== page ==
Coyote was not the problem
What a shame that people are afraid of a little, 30-pound wild dog. “Larry” was a young coyote who chose to spend his winter at Copper Mountain.
Hundreds of people on skis and snowboards passed through his backyard everyday; he watched them come and go. At night he watched the grooming machines go up and down the mountains. He brefriended the men that ran them and they gave him a name. He watched the patrol come at daylight and before and go about their business.
Small wonder he became accustomed to people and saw no reason to fear them. We not join the fun? He ran along side of a few skiers and nipped at their skis; never in his wildest dream did he plan on having them for dinner.
He joined a friend of mine on a run through Enchanted Forest. My friend was concerned, not for his own safety, but that he might hurt Larry’s legs with his skis. I looked for Larry on several occasions hoping that I, too, might share the experience, but unfortunately, I only saw him one time at a distance. He was behaving admirably and looked amazingly harmless.
Unfortunately, people began to notice who didn’t have his best interest in mind. He stole a ski pole and chewed the handle. He was accused of tearing a sleeve on a jacket and the stories got bigger and better as they were passed along.
His crimes were small, misdemeanors at best; not at all uncommon for a domestic puppy, but Larry was born wild, therefore “He must be sick.”
He was quickly found “guilty” and sentenced to death by the Division of Wildlife (DOW). He was “relocated,” so they told the ambassadors. The fact is he was killed by the DOW, the very people who are paid to protect him. (Relocated perhaps to the Dumpster minus his head, which was shipped off to be tested in hopes of proving their case against him.) We should hang our heads in shame: 131 ski runs at Copper, all terrorized by one little old coyote.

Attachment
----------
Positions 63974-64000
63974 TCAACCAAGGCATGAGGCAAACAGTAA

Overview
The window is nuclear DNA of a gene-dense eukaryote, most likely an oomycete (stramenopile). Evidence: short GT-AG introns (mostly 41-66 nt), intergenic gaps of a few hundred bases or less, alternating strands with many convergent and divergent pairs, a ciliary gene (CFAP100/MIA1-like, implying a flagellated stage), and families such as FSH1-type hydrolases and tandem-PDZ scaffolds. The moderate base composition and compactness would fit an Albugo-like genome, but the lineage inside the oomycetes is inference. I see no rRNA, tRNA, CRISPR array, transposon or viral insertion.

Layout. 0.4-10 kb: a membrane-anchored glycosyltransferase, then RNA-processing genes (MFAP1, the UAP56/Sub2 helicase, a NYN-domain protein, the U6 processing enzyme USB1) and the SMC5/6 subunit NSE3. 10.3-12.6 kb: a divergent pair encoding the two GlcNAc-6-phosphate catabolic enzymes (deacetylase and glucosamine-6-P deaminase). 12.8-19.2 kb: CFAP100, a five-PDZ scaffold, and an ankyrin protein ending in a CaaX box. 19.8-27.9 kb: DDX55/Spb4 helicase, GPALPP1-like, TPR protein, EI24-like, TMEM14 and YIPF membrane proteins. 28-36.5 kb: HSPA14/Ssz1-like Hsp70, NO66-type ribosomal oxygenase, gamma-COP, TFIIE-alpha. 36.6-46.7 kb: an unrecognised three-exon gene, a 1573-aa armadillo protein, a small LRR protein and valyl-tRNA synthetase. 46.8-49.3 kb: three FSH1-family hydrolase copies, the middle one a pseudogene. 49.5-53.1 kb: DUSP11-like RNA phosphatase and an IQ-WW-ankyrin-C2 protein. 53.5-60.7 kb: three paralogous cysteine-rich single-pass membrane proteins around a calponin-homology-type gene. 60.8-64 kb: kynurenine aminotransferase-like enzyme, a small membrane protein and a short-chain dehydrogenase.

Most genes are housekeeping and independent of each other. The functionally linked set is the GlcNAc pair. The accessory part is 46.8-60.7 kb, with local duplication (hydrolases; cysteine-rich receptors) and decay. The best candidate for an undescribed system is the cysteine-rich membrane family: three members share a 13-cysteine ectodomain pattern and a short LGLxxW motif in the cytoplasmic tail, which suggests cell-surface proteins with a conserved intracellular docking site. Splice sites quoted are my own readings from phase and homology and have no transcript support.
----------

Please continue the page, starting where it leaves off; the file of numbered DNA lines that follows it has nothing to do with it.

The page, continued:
I have skied at Copper for 10 seasons, somewhere in excess of 900 days. Have I ever been concerned for my safety? You bet! I’ve been knocked down more times than I care to count, equipment broken and defaced, clothing ripped, bruises and sore spots galore.
My wife was hit a few years ago and now enjoys limited skiing on two permanently injured knees. I have three close friends who have suffered multiple broken ribs and one serious back injury. Rare is the person who skis often and has never been hit at least once.
Yet, I know of no one who has been injured by a coyote or any other wildlife while skiing. The problem of course is inconsiderate people. Perhaps we should shift our safety priorities to the real problem, people who refuse to read and heed the skier’s responsibility code.
They are the ones responsible for untold injuries, hundreds of thousands of dollars in hospital bills and sometimes even death, yet very little is done to remove them from the mountain. Perhaps it’s because they buy lift tickets, rent condos and drink over priced beer. Need I say more? I think Larry got a bad rap.
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